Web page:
Puppeteers explore the dark side of love with ‘Gesueldo, in Heaven’

    Valentine’s Day is known to be a day that celebrates the romantic and lighter side of love, but the creators of “Gesualdo, in Heaven,” an experimental puppet show, are more interested in showing the darker side of affection.

    The performance is inspired by the life of Carlo Gesualdo, Prince of Venosa, Renaissance composer, murderer, and the object of fascination for Peter Gaffney, the puppets’ creator.

    The wooden puppets resemble human figures, complete with mobile, mechanical limbs and act out Gesualdo murdering his wife, her lover and his infant child.

    The 45-minute show opens on Valentine’s Day at the Pig Iron School for Advanced Performance Training on North Second Street. Gaffney said Feb. 14 wasn’t an intentional debut for the dark story, but that he and the cast are glad it turned out that way.

    “It’s a day when we’re all supposed to at least try to believe in the Hallmark Card version of love and what he did with music and his is a huge disruption any kind of Hallmark version of anything.”

    Gaffney hoped for years to create a performance inspired by what little is known about the life of Carlo Gesualdo and his music. He and composer Ben Diamond, along with the show’s experienced puppeteers, got together to imagine a story about Gesualdo and refer to the character as “our Gesualdo.”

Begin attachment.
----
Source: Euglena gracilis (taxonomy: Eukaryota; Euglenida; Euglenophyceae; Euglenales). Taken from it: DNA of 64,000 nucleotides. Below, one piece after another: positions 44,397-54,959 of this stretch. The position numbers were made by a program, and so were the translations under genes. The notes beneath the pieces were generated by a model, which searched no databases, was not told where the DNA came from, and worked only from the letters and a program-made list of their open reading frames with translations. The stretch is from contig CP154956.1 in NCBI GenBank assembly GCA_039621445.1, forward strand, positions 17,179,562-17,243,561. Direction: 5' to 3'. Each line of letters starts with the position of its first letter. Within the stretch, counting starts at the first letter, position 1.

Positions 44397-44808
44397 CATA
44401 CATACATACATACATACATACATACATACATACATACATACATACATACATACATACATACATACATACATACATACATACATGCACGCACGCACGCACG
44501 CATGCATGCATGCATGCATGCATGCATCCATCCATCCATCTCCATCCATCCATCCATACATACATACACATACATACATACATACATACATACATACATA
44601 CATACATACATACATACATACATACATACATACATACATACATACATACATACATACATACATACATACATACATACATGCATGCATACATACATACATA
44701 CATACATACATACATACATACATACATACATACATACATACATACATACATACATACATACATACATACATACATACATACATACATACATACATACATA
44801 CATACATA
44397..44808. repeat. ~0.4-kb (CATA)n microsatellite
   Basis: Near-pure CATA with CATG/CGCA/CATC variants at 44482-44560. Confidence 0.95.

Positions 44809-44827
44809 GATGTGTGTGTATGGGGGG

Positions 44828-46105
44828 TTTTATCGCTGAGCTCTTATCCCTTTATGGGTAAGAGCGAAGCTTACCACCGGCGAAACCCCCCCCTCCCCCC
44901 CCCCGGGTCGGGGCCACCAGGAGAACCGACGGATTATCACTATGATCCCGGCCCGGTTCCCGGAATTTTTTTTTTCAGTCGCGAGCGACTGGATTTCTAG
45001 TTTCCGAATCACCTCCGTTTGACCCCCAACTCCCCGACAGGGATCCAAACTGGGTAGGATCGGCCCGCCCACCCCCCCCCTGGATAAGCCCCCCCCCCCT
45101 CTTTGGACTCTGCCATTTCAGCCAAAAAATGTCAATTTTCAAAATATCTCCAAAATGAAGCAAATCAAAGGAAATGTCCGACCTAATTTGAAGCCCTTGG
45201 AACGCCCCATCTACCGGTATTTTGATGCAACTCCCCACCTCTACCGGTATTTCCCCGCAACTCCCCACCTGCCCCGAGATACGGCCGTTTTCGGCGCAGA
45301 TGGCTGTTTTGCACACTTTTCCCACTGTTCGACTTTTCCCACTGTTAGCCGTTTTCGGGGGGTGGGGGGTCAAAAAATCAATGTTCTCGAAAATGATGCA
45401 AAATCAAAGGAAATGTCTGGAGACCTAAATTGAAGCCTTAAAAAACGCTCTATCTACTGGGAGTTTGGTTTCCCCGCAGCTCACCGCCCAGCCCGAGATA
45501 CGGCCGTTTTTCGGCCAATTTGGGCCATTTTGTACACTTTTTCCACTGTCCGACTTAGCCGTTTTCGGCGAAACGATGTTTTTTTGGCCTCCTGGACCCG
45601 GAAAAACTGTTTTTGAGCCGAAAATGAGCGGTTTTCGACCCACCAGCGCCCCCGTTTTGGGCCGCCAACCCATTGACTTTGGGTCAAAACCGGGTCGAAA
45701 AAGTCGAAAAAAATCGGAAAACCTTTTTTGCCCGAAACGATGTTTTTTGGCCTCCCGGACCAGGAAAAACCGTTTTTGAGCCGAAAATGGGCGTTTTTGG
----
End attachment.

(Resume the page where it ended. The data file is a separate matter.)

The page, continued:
Diamond’s live score was inspired by the lack of tonal center in Gesualdo’s music. He uses a vibraphone, drums, a bow and looper pedal to create a brutal, fragmented atmosphere that complements the show’s eery puppets, who tend to fall apart and possess exchangeable faces.

    Gaffney was inspired to create the puppets out of wood because of a story that Gesualdo cut down every tree he could see from his castle. He created a template for the show’s seven puppets and the assembly-line style of the production got Gaffney thinking of Ikea, especially because of the fragile nature of the puppets.

    The puppets strap onto the actors and they use their entire bodies to animate the characters. At first, the tendency for a puppet to lose a limb was troubling for the cast, but they quickly adapted to the hiccup.

    “Every once in a while when something goes wrong the puppets start to quiver, as if they know that they’re disposable and exchangeable,” said Gaffney. When one puppet falls apart, the actor tosses the body into the bin and grabs another.

    To Gaffney, this informs the performance because of the few surviving fragments of Gesualdo’s history and his ever-evolving compositions. “It’s a little bit about Gesualdo, but it’s also about this predicament of an Ikea world.”

    “Gsueldo, in Heaven” runs Feb. 14-16 and Feb. 20-22.

    Want a digest of WHYY’s programs, events & stories? Sign up for our weekly newsletter.

    Together we can reach 100% of WHYY’s fiscal year goal